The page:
Picture a kid, a skinny teenager. He’s checking out the new dirt bike his cousin recently bought. Does he want to ride it? Why not? He’s given a completely inadequate explanation of how the clutch works, and is sent off to ride around the yard with a warning to try not to run into anything. Five minutes later, the ride is over, and there’s another lifelong motorcyclist created.

That skinny teenager was me, riding my cousin’s 1970s-vintage Yamaha Enduro 100. But, I’m far from the only person to feature in a story like this. Although Honda often gets all the credit for its tough, early dual sports, Yamaha also built a load of these bikes: simple, light machines that were starter bikes for thousands, maybe hundreds of thousands, of riders. They were the ultimate gateway drug.

There was one big difference between Yamaha’s early machines, and Honda. Honda went all-in on four-stroke technology fairly early, and built its reputation with the XL line. Yamaha did develop the XT line of four-strokes, but also had the DT line of two-stroke bikes. It made sense: they were cheap enough to build, they held together well, and in those days, people were familiar with two-stroke motorcycles. It helped that environmentalists weren’t running around getting in the way (perhaps the oily smoke kept them at bay). The first DTs were sold in the late ’60s, and depending what market you’re in, you can still find them today. But, the mid-to-late ’70s was the heyday of the DT line in North America.

Yamaha had a full line of DT street-and-trail machines, and some of them are still available elsewhere in the world today. Photo: Yamaha

There were several significant models: The DT100, the DT125, the DT175 and the DT250 might be the best-known. The one that’s for sale here, in Quebec, is a Yamaha Enduro 100, a.k.a. DT100.

By today’s standards, this would be a pretty wimpy motorcycle. The air-cooled single-cylinder made about 10 hp, which is even less than the most anemic modern dual sport, the Suzuki DR200; even in its day, the DT100 was reckoned a bit weedy. If you’re curious as to what that original two-stroke engine sounded like, you can see Ken Kaplan showing one off from his museum/sales room below:

It had 145 mm of suspension travel in front, and 90 mm of travel in rear, from a twinshock suspension setup (later DTs would have a monoshock design, patterned of Yamaha’s race bikes). Drum brakes were standard, front and rear. The front wheel was a 19-incher, the rear wheel an 18-inch rim, which limited its offroad capability. Dry weight was 93 kg, not terrible, but it’s not as if the 100 had the same chassis design as a modern motorcycle.

But, it was tough, and it was easy to ride. With a two-stroke engine, there were no valves to adjust. An autolube system meant you didn’t have to measure out two-stroke oil if you didn’t want to; make sure to keep the autolube system topped up, and the bike took care of that for you (until it didn’t, and then you had to rebuild the engine, which is why many owners preferred to pre-mix gas anyway). Although it had a pretty low top speed, that meant the brakes weren’t over-taxed, and that the engine’s low-end torque made it easier for beginners. The low seat height was also an advantage. If you fell off, you didn’t have far to go when you hit the ground.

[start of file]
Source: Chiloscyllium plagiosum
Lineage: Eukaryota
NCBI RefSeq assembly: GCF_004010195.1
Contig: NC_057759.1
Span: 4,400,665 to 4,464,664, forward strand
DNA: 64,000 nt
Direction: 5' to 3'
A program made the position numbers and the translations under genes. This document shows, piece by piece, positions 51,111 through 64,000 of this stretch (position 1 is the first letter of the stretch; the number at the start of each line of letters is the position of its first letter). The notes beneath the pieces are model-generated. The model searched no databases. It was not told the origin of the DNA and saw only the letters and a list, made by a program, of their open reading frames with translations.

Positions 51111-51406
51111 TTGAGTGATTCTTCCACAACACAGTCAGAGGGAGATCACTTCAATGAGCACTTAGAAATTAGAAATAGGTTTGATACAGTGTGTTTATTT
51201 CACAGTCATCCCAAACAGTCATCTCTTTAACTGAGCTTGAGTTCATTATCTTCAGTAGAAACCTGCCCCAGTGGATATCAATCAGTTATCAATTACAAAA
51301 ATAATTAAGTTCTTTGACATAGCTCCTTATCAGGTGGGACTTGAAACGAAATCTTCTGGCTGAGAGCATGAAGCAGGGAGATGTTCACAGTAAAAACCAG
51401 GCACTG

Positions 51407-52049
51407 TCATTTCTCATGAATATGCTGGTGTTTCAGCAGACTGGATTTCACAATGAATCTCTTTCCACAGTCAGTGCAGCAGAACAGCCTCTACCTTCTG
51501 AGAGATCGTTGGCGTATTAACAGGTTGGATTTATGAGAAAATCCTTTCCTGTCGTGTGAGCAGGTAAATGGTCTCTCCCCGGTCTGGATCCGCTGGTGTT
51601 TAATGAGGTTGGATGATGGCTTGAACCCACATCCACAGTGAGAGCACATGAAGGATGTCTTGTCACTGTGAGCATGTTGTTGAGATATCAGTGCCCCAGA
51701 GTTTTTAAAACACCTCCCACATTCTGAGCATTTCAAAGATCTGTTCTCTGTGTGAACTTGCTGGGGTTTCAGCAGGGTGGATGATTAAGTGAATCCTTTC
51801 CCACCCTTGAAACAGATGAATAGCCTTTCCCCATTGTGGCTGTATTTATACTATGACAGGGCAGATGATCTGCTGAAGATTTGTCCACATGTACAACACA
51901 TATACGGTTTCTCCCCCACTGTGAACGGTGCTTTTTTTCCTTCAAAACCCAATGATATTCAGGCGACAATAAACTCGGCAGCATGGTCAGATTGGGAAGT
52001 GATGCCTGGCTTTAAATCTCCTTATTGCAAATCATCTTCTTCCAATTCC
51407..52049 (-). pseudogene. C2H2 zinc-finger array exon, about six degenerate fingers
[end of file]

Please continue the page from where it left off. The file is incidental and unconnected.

Original Yamaha advertising. Photo: MarquisBlogger

Even today, these motorcycles are fun to ride, if you have realistic expectations. And there’s a surprising number of them around, if you count up the DT125s and DT175s. Locally, at least, I see more of them than any other line of ’70s machines, and many of them appear to be in running condition. They also tend to look like they’ve been beat with the ugly stick, but that’s what happens when a bike ends up relegated to running around potato fields, and then gets left in a barn for a couple of decades. The good news is, these are simple enough that they’re not too tricky to get running, and if you need parts, there are plenty on eBay, even if your local dealer can’t help.

So this machine for sale in Quebec, is it worth it? Maybe.

A couple of old enduros out in the Canadian woods. Where are the owners? Did the bears get them? Photo: Facebook

With the Canadian dollar’s anemic performance, that $1,200 CAD asking price works out to less than $850 US. It’s certainly in the range of other similar-vintage DTs on the mused market in Canada. It’s in Quebec City, so a little outside the normal roaming range of most riders in the US northeast, even before all this coronavirus flap started. And, the seller doesn’t speak English, although he does seem to have a grasp of Google Translate. Money, too, is the universal language … The photos do look to be in pretty decent shape, although that may change if you see the bike in person. The ad says it’s in top condition, though, suitable for a collector, and that the price is firm. Or at least, that’s what Google Translate seems to indicate.

The bottom line: When you see them for sale cheap, these bikes are generally well-thrashed, so if this one’s in decent shape, it might be worth the effort.

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